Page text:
Video: Bio-inspired surfactants could 'green' many common household products

Bio-inspired surfactants could 'green' many common household products
Plastics are a miracle of modern science and are now fundamental to our everyday lives. Of course, they are also a constant reminder of our throwaway society. With support from NSF, chemist Marc Hillmyer of the University of Minnesota and a team at the Center for Sustainable Polymers (CSP) are dedicating their research to transforming the way plastics, or "polymers," are made and unmade. The center's vision is to design, demonstrate, and develop economically competitive and environmentally friendly polymers that may even outperform their traditional counterparts. To accomplish the goal, these chemists are working on new strategies using renewable feedstock chemicals, such as sugars, plant oils and other naturally sourced starting materials. Find out more in this Science Nation video. Credit: Science Nation, National Science Foundation

From cleaning supplies to pharmaceuticals, surfactants are the compounds that make your soap bubbly, your paint spread smoothly and your medication dissolve more easily. Surfactants can be found everywhere because of their unique dispersion ability that helps lower the repulsive forces between liquids and solids or two non-mixing liquids (think oil and water).

Most surfactants are currently made from non-renewable petroleum sources and many of these surfactants don't breakdown easily after they are discarded. Some can persist in the environment for decades. Their widespread use and environmental persistence has raised concerns about toxicity.

At the University of Arizona, Jeanne Pemberton and her cross-disciplinary team work to create new "green" surfactants based on sugars that are generally known as glycolipids. With support from the National Science Foundation (NSF), Pemberton and her team are exploring the recent discovery of a versatile synthesis that allows production of many different types of glycolipids in large quantities. Some of these glycolipids are modeled after naturally occurring biosurfactants and some can be produced relatively inexpensively using . Through computational methods, the team determines which glycolipids might have the most fitting surfactant properties as targets for synthesis and testing.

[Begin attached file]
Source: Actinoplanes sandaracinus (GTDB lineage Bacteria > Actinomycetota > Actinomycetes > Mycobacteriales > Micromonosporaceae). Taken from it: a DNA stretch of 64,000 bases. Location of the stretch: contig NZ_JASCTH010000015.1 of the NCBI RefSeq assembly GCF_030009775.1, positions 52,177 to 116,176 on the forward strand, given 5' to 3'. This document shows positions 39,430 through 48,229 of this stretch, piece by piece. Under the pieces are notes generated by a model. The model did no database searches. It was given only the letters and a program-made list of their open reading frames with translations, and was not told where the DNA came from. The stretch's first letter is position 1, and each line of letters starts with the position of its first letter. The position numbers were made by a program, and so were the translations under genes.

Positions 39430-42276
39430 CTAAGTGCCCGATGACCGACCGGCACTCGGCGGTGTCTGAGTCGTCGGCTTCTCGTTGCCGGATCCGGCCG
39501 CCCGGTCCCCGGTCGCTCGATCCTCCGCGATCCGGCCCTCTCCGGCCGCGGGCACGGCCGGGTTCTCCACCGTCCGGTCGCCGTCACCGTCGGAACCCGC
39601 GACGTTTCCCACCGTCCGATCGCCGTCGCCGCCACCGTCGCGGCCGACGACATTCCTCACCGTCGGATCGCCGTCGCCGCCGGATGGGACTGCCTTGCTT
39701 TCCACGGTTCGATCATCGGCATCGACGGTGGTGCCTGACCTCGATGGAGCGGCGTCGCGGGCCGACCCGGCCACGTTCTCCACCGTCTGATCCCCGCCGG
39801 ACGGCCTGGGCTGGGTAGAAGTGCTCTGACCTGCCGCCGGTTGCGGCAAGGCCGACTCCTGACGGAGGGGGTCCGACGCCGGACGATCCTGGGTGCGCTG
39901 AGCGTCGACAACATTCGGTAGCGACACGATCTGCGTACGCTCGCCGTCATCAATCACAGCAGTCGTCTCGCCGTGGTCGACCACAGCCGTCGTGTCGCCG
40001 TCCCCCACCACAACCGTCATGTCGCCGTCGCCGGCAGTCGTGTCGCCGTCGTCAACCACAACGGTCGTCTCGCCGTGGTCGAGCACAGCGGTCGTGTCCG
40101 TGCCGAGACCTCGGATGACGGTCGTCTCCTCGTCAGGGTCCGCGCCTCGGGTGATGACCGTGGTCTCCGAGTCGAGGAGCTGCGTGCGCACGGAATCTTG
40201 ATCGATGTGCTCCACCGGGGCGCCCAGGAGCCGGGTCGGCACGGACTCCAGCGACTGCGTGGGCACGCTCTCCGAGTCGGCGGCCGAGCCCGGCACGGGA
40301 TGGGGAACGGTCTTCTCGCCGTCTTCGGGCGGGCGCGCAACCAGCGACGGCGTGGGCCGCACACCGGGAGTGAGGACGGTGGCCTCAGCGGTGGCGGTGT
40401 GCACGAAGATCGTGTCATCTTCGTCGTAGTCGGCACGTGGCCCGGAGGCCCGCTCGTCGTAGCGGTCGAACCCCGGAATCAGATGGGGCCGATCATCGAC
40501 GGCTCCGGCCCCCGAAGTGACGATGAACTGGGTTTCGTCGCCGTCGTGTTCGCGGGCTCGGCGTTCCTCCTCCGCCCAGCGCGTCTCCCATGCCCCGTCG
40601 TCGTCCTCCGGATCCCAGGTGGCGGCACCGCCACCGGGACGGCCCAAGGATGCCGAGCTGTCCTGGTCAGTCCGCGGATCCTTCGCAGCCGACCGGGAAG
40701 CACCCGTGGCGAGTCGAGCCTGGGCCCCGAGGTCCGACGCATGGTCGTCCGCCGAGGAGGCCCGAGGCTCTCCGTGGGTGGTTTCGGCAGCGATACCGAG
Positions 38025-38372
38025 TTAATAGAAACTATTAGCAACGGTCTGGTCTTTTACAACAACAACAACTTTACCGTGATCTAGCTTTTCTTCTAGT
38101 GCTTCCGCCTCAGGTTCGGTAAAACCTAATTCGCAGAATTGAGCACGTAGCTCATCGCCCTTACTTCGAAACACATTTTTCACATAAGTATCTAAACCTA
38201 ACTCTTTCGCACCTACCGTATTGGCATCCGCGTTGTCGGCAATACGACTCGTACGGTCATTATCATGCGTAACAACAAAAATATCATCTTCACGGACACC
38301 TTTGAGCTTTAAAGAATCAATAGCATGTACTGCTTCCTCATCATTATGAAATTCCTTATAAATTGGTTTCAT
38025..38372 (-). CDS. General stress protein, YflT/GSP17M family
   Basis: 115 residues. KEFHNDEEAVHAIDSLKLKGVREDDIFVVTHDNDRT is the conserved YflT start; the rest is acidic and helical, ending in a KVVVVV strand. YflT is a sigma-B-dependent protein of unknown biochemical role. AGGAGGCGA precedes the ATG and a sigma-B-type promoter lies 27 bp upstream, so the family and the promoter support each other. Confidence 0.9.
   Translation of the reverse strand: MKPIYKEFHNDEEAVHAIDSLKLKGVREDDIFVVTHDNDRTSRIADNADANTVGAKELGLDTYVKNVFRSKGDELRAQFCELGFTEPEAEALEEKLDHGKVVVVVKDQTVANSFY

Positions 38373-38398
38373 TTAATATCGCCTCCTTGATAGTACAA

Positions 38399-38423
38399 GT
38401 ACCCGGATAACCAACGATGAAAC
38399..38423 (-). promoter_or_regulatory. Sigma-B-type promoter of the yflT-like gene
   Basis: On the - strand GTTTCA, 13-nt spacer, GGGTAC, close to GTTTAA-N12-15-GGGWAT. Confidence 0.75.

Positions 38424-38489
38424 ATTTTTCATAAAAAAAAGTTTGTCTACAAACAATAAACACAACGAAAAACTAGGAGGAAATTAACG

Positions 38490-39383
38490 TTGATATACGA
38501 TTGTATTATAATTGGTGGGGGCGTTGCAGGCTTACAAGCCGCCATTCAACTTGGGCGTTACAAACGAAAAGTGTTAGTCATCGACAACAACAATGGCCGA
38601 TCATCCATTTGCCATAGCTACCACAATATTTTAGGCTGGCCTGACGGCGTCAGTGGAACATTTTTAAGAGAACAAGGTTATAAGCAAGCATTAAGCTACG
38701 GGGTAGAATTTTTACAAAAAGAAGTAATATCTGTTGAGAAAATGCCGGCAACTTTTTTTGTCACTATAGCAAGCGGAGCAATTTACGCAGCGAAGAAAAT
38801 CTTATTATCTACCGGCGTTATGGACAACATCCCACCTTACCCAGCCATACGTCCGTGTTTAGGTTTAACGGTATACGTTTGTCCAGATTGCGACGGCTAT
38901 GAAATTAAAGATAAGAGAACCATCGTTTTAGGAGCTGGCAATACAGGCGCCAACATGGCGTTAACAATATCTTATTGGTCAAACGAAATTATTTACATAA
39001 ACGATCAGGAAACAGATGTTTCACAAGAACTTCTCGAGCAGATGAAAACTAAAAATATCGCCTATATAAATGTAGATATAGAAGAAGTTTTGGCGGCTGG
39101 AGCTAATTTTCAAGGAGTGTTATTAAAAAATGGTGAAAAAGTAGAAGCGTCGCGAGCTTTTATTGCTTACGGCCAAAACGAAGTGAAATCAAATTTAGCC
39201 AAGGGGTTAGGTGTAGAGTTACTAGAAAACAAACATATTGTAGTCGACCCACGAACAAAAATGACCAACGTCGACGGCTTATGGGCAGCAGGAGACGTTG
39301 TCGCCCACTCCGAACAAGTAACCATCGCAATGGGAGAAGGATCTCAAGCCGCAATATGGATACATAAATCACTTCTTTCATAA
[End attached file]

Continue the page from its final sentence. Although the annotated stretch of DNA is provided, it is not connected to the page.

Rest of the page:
Credit: National Science Foundation

Aside from potentially benefitting the environment and the economy, this project serves as a platform for the cross-disciplinary training of various types of researchers. These researchers include current postdoctoral researchers and graduate students, some of whom are participating in internships at the National Institute for Standards and Technology, as well as and teachers engaging in green chemistry research and progressive green chemistry classroom curricula.

Video: Bio-inspired surfactants could 'green' many common household products
With support from NSF, Doug Keszler, director at the Center for Sustainable Materials Chemistry (CSMC), and his team in the College of Science at Oregon State University are developing the next generation of electronic circuits, starting with the basic computer chip. In the manufacturing process, they want to replace bulky carbon compounds with metal oxides in order to put more transistors onto a chip. The new process would be cleaner, faster and cheaper. The CSMC's specific focus is to conduct curiosity-driven and use-inspired research to enhance the sustainable chemistry toolbox with new methods and new techniques that will advance the scientific enterprise and transform the next generation of products, while preparing students to become the next generation of green chemists. Find out more in this Science Nation video. Credit: Science Nation, National Science Foundation

Citation: Video: Bio-inspired surfactants could 'green' many common household products (2015, August 6) retrieved 22 April 2024 from
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